Scientists working in the laboratory of Dr. Harvey Lodish, a co-author of the present research, in 1985 discovered the first glucose transporter. Scientists have subsequently discovered several others, including GLUT4. While most of these glucose transporters are at the cell surface, GLUT4 is usually deep inside the cell. It only moves to the surface when insulin sends a signal and is the only transporter that responds exclusively to the presence of insulin.

    Dr. Bogan had a collection of about 2.4 million different proteins. How to find the needle in the haystack that controlled GLUT4?

    He used tags to find TUG. Engineering GLUT4 proteins so they contained fluorescent tags, Dr. Bogan found that one protein, TUG, had a significant effect on GLUT4, acting as a tether that binds GLUT4 inside the cell. When insulin reaches the cell surface, it signals TUG to release GLUT4, which then moves to the cell surface to allow glucose absorption. These study results suggest that excess tethering may somehow contribute to insulin resistance.

    Dr. Lodish suggests that discovering this key component of the GLUT4 pathway is a significant clue for possibly identifying a diabetes drug target. “Insulin shots just overwhelm the cell and hopefully make it respond to insulin,” he says. "But so far, there aren’t any drugs that act directly on this pathway. Now we can begin to speculate, for example, that a drug which blocks TUG might enhance a cell’s ability to absorb glucose. It’s an hypothesis, but an easy one to test."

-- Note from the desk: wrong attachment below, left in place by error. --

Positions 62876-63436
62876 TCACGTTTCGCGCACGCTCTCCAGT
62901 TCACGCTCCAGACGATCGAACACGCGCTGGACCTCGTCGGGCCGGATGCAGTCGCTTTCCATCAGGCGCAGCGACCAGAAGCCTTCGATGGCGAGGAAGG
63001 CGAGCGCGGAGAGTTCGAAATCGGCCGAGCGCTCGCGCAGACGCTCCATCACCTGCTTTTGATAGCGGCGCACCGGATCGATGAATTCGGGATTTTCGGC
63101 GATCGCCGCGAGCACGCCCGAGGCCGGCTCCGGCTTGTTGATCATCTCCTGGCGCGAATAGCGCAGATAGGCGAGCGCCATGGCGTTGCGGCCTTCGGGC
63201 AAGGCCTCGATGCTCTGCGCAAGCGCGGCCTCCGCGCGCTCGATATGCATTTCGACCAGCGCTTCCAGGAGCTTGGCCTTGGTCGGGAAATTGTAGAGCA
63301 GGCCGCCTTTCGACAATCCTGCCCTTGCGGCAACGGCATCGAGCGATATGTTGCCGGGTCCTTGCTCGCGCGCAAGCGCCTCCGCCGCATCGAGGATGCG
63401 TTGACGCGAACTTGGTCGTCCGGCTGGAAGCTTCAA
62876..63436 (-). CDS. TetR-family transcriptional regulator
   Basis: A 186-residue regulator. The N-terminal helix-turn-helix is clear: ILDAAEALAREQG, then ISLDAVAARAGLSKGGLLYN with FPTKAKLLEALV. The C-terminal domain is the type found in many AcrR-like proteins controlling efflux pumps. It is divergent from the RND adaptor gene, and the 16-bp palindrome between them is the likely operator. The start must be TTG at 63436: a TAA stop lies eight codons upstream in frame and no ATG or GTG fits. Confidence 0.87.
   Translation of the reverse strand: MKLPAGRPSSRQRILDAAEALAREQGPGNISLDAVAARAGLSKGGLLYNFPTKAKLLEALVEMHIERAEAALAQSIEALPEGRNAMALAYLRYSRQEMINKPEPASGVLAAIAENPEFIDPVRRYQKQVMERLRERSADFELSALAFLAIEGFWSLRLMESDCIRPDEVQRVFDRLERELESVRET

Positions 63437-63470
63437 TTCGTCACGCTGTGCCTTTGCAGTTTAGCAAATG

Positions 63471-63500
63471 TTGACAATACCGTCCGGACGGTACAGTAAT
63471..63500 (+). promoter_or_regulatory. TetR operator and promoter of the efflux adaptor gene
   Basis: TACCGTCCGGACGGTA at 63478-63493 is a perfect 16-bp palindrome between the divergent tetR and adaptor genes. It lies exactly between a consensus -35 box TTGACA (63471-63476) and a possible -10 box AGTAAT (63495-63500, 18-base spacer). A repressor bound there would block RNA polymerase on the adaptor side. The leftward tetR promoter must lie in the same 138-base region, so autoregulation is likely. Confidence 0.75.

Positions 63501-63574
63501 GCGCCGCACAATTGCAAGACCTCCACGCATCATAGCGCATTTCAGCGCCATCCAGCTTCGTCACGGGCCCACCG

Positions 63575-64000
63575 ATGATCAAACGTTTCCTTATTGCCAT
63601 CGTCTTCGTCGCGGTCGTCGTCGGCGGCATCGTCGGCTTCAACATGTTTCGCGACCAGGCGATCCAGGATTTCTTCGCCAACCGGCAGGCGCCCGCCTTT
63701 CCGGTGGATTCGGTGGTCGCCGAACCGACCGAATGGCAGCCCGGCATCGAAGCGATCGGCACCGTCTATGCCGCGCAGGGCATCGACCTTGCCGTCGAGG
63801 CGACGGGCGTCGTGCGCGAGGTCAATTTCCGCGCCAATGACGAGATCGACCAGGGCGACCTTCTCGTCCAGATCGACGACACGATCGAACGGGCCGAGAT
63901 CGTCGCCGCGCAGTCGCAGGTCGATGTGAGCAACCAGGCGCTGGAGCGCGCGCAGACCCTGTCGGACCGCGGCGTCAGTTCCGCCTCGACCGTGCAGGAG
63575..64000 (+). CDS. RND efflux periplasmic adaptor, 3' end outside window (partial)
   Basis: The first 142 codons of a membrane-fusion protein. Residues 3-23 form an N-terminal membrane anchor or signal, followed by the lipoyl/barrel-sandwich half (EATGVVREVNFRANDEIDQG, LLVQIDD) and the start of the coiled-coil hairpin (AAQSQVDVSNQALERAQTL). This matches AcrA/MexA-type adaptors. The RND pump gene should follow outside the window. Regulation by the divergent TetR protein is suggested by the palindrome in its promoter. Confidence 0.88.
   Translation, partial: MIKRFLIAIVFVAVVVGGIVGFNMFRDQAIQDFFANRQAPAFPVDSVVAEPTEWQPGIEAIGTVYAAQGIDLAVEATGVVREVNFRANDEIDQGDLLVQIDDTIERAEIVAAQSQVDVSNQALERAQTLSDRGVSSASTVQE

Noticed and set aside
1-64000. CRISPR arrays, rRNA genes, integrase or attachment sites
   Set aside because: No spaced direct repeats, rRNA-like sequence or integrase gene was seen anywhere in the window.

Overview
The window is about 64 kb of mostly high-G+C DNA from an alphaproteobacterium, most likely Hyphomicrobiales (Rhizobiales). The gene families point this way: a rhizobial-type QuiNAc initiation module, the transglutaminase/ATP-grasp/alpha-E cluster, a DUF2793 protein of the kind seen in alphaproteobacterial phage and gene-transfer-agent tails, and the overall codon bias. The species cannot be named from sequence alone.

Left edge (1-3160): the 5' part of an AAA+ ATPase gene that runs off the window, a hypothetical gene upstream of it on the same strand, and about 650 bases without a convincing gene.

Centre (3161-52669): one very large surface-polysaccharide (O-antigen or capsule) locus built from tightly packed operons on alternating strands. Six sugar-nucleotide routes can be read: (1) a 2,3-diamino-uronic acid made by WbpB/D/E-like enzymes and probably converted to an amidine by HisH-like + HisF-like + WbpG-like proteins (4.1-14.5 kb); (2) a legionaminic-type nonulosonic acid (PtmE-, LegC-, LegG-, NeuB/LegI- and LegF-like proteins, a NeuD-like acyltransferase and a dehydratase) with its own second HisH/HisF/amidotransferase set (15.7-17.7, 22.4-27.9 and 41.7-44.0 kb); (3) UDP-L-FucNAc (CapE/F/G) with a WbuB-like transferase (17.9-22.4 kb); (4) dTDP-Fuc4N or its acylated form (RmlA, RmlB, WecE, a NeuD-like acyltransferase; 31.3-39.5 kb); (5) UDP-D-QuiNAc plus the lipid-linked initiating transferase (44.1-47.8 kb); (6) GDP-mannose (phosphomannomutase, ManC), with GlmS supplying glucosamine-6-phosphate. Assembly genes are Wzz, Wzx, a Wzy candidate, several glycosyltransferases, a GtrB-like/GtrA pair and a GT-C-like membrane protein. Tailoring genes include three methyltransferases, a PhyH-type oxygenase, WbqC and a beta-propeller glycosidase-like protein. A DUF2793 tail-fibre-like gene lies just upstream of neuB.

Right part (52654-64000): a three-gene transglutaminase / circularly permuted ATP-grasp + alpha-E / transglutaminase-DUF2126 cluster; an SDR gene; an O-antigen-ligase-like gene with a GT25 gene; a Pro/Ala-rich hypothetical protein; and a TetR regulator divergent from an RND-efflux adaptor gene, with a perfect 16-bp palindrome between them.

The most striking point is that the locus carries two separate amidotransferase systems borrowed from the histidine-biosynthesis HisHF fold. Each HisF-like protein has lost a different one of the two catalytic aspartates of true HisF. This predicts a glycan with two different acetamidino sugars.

The abstract, by Bogan JS, et. al, “Functional cloning of TUG as a regulator of GLUT4 glucose transporter trafficking,” Nature. 2003 Oct 16;425(6959):727-33, is online at

The First Peanut Butter Machine

The First Peanut Butter Machine

  • Peanut Butter Correction
    Dr. John Harvey Kellogg did receive the first patent for making peanut butter after all. In the January 2003 issue of this newsletter I cited his biography, which stated “Making no attempt to secure patents which would let him control the production of either peanut butter or any of his nut butters, he announced that they were products that ‘the world ought to have; let everybody that wants it have it, and make the best use of it.’”

    That is incorrect. Correspondent Ian Taggert wrote me this month saying that he had found the patents in a search for a school project. Dr. Kellogg filed two patents on November 4, 1895. One was for the “Process of Preparing Nutmeal” and the other was for a “Food Compound” that mixed peanut butter with the starch of wheat, barley, oats, or corn.